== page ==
Mammoth Needs More Shelter Workers; Here is How to Help

By: 
Wendilyn Grasseschi
Times Reporter

Ridgecrest wasn’t the only place rocking and shaking during the July 4 and July 5 big earthquakes.

Measuring in at a 6.9 and a 7.1 magnitude on the Richter scale respectively, Mammoth residents and almost every other resident from Los Angeles to Lee Vining felt the biggest two quakes – the largest in 20 years for the area – with a sense of both awe and forboding.

“I felt it go on and on, like for 30 seconds, moving the second floor back and forth,” said Mammoth resident Julia Barnett. “The weird thing was the noise. It sounded like a big windstorm in the trees, but it wasn’t windy at all. It was kind of amazing and really frightening all at the same time.”
And that was with the epicenter for the quakes, and the thousands of smaller ones since then, centered near Ridgecrest, some 100 miles away; a testament to the power of the quakes.

So it’s not surprising that the shaking and rolling has Mammoth locals and officials once again thinking about the inevitable – what will we do when, not if, Mammoth gets hit by a large quake – or other disaster, for that matter.

Cathy Young is a Mono County staff services analyst and she is also the county’s Emergency Shelter Director. She learned first-hand last weekend what vulnerabilities still exist in Mono County’s capacity to respond to a serious earthquake.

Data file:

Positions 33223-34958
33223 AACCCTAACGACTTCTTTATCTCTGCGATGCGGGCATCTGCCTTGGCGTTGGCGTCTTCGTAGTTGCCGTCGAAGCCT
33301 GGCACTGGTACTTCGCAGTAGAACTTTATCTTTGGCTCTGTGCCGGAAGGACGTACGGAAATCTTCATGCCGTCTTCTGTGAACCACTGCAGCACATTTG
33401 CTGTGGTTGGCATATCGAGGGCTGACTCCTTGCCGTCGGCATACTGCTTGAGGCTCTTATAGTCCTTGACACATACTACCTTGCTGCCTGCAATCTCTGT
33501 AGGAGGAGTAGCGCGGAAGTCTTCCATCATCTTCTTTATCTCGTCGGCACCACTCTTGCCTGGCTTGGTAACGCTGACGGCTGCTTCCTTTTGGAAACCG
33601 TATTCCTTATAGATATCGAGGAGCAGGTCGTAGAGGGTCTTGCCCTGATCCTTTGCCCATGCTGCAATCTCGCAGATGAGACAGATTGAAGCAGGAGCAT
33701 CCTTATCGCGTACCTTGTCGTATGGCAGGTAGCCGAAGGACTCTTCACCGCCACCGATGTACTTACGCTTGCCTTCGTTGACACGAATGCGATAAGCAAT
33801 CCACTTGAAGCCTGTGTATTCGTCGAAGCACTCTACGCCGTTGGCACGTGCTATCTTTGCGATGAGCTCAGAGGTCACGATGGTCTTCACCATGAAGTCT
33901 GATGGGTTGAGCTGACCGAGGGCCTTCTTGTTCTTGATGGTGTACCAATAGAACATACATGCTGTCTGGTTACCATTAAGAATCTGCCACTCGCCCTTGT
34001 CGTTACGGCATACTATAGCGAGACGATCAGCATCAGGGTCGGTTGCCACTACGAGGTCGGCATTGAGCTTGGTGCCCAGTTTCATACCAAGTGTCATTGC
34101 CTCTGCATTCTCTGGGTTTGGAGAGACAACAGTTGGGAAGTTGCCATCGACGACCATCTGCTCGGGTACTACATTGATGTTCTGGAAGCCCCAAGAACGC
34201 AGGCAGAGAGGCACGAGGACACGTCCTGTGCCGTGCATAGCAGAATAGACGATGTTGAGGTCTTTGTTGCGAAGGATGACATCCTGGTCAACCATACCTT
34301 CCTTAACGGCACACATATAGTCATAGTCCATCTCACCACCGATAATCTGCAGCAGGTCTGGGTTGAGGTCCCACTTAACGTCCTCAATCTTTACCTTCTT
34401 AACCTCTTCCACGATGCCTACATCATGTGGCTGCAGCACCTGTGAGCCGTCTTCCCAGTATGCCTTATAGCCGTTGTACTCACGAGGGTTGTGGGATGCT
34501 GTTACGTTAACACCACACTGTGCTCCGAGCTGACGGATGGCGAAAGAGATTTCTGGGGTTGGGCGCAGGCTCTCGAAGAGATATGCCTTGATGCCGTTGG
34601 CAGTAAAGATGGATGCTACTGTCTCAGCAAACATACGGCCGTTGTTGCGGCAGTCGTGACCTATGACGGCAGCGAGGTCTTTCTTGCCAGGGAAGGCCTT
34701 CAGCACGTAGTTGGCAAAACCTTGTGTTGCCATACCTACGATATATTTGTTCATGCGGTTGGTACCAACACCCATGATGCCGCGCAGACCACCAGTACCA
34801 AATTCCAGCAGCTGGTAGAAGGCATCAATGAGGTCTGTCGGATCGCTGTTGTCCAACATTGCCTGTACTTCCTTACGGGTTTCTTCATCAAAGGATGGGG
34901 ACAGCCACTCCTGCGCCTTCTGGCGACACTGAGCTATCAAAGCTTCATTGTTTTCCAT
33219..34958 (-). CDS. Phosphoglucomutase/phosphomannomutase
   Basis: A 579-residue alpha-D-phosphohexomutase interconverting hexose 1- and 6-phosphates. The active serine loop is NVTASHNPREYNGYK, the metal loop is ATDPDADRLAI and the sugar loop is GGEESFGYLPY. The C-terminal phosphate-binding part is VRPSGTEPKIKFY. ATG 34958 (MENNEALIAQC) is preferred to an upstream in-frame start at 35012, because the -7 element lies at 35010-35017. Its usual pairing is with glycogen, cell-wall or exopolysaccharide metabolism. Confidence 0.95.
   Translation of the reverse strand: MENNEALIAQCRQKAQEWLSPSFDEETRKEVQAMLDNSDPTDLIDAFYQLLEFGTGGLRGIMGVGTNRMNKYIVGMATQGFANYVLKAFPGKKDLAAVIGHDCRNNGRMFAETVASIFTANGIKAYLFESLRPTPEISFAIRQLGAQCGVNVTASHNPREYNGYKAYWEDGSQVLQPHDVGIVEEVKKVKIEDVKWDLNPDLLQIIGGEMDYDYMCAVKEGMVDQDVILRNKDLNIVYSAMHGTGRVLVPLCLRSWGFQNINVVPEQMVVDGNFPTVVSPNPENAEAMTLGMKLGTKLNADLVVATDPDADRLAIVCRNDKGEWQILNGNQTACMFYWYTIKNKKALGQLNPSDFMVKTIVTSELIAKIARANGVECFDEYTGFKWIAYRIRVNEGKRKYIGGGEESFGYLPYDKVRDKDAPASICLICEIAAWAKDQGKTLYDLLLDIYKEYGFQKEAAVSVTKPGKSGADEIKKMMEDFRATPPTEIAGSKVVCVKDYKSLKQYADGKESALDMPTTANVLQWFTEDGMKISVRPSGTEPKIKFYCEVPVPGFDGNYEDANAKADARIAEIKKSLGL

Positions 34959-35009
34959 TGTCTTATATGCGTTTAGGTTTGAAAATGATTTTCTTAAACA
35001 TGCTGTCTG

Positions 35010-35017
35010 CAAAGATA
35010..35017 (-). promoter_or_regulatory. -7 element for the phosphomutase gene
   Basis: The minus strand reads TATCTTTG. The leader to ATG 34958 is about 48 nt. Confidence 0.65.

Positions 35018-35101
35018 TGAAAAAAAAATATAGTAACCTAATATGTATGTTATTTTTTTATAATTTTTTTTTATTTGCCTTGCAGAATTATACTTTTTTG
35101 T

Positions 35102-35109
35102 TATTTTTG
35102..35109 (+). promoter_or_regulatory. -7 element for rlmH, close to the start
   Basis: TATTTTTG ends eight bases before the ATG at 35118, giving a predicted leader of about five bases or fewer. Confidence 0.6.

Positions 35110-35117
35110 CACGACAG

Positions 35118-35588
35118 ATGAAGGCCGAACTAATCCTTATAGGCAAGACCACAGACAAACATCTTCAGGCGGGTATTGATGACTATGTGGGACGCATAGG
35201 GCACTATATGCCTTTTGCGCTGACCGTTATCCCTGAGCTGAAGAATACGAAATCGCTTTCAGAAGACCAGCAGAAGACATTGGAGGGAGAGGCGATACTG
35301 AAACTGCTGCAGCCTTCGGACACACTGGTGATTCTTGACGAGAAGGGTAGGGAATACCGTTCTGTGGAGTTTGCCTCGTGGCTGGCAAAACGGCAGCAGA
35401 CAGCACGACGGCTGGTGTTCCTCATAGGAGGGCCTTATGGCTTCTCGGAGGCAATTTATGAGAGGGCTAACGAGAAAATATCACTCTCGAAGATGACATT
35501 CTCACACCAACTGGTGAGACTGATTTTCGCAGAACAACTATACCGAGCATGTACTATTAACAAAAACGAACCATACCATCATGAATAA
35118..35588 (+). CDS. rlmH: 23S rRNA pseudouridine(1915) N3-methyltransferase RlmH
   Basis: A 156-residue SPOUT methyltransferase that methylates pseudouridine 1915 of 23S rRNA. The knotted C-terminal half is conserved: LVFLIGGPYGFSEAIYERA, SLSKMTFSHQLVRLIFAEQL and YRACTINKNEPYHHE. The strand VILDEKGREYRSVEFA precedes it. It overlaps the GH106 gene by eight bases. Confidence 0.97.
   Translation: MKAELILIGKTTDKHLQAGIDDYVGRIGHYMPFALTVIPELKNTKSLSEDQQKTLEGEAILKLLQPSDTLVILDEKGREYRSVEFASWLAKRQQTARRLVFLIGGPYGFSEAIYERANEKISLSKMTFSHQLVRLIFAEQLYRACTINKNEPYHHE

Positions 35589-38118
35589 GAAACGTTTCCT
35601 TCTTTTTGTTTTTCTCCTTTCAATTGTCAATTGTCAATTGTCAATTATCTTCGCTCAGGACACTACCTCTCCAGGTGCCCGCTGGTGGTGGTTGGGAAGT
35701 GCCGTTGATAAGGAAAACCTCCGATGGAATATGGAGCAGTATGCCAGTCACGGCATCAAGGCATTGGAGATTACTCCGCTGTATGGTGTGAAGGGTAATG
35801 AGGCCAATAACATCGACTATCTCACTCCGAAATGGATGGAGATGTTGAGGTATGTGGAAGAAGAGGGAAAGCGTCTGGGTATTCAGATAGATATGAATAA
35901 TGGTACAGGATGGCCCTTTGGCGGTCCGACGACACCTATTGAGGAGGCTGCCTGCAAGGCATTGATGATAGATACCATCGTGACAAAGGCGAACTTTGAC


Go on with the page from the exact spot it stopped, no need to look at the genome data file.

That’s because she went down to Ridgecrest to help set up an emergency shelter with the Los Angeles chapter of the Red Cross (Mono and Inyo and Kern counties are part of this group) on Friday, July 5, half a day in advance of the big 7.1 quake that, unbeknownst to her, was about to hit the city in a few hours.

Finding little damage that afternoon and only a few people in the shelter, she thought the worst was over.

That changed when she went out to her car at about 8: 20 p.m. July 5 to find her headlamp.

“I was leaning into the car and it started rolling and moving and I had to hang on to the car to stand up,” she said. “It took a while to realize what was going on. I let go of the car and I almost fell over the shaking was so bad so, yep, back to holding on to the car I went!”

When the shaking stopped, the sirens started. She saw a transformer spark and start a fire and soon, people began to file into the shelter, scared, without power, the ground still shaking occasionally with an almost endless series of aftershocks.

Find out more in the print edition of the Mammoth Times, July 11, 2019

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